On the eve of this thirty-fifth birthday, the unnamed black narrator of Man Gone Down finds himself broke, estranged from his white wife and three children, and living in the bedroom of a friend's six-year-old child. He has four days to come up with the money to keep his kids in school and make a down payment on an apartment for them to live in. ...
On the eve of this thirty-fifth birthday, the unnamed black narrator of Man Gone Down finds himself broke, estranged from his white wife and three children, and living in the bedroom of a friend's six-year-old child. He has four days to come up with the money to keep his kids in school and make a down payment on an apartment for them to live in. As we slip between his childhood in inner city Boston and present-day New York City, we discover a life marked by abuse, abandonment, raging alcoholism, and the best and worst intentions of a supposedly integrated America. This is a story of the American Dream gone awry, about what it's like to feel preprogrammed to fail in life and the urge to escape that sentence.
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This was an amazing book!! I found it difficult to read at times. This has the lyrical flow of James Baldwin tied into the time shifts you would find in a Toni Morrison novel. Don?t let the free association fool you. It is a great story for understanding the mental and social struggles an African American goes through. Especially one tied into an inter-racial relationship.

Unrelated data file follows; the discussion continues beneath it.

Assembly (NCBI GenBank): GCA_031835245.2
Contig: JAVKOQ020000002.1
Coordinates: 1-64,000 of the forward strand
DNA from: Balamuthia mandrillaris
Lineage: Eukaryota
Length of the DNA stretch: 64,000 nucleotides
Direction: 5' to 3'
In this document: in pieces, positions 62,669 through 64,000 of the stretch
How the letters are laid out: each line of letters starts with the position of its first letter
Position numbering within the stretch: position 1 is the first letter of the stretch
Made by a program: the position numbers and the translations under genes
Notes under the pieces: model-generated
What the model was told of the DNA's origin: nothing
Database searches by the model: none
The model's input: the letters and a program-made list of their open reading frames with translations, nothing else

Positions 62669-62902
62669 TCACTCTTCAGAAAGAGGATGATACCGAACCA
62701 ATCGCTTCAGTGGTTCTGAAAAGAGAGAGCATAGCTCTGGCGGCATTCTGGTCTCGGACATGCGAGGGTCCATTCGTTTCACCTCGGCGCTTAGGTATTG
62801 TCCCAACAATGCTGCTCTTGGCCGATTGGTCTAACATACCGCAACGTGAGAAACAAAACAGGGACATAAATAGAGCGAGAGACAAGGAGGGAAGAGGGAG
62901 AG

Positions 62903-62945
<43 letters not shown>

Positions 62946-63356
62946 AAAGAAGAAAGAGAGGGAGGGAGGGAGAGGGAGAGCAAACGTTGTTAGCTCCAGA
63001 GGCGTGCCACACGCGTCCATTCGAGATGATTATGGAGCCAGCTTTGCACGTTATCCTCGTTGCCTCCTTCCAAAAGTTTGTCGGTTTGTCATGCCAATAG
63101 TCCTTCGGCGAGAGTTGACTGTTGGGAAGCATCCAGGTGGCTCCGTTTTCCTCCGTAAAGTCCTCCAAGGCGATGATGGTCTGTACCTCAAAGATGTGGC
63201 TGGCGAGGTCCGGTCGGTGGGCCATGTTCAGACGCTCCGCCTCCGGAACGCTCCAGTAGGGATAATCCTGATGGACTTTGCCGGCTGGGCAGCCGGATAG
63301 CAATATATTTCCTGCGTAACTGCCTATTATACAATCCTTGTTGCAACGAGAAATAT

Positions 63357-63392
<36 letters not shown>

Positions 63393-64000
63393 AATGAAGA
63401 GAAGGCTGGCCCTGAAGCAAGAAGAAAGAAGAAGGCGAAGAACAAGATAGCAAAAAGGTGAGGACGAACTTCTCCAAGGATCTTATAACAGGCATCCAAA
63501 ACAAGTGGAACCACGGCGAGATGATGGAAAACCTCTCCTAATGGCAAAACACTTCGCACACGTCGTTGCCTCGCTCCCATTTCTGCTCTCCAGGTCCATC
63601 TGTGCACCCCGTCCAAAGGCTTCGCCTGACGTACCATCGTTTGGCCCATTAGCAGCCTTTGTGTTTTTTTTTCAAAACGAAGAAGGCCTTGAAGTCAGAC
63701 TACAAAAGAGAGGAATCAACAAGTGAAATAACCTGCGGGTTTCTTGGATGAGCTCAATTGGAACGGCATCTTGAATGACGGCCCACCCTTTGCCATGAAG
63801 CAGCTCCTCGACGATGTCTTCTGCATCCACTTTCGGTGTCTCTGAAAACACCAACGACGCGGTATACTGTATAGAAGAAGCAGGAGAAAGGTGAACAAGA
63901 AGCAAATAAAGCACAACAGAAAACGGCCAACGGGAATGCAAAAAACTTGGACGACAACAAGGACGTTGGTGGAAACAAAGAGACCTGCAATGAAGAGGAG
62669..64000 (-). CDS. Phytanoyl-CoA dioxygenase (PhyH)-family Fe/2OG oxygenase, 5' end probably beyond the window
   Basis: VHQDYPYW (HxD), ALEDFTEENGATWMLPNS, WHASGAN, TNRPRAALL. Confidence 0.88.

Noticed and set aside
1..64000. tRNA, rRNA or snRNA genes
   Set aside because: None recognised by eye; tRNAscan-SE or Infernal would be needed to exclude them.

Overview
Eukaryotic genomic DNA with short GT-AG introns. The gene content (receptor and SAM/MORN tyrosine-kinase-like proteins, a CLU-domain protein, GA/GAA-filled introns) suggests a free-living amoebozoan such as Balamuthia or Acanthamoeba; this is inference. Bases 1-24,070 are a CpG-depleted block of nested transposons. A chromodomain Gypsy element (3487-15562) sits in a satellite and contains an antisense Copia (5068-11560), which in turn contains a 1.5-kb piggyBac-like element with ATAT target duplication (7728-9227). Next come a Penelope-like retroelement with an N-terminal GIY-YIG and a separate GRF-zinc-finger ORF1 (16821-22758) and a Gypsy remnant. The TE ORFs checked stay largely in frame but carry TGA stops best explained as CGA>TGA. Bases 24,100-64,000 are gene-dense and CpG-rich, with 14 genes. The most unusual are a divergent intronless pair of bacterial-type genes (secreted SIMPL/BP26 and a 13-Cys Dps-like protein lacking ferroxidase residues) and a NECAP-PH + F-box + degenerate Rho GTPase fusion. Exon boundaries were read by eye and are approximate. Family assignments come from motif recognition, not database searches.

The core question I found rising to the top of my thoughts was; ?Should I stay or should I go?? Men of all backgrounds will understand the fear and doubt associated with the idea of failing to provide for your family. We often ask: What do we do when things just don?t work out for the best? What do we do when we just don?t have the answer? The author eloquently puts these thoughts and doubts onto paper. The author also reminds us that regardless of how much we try not to acknowledge race our simple day to day thoughts are sprinkled with race based associations. Just look at the very public Obama campaign in 2008. As an African American male you find its always there but the key is to learn how to navigate the waters without excessive anger or unfounded fear.
I look forward to Michael Thomas? next book I?m sure he?ll strip away another social layer just lurking below the surface of America.
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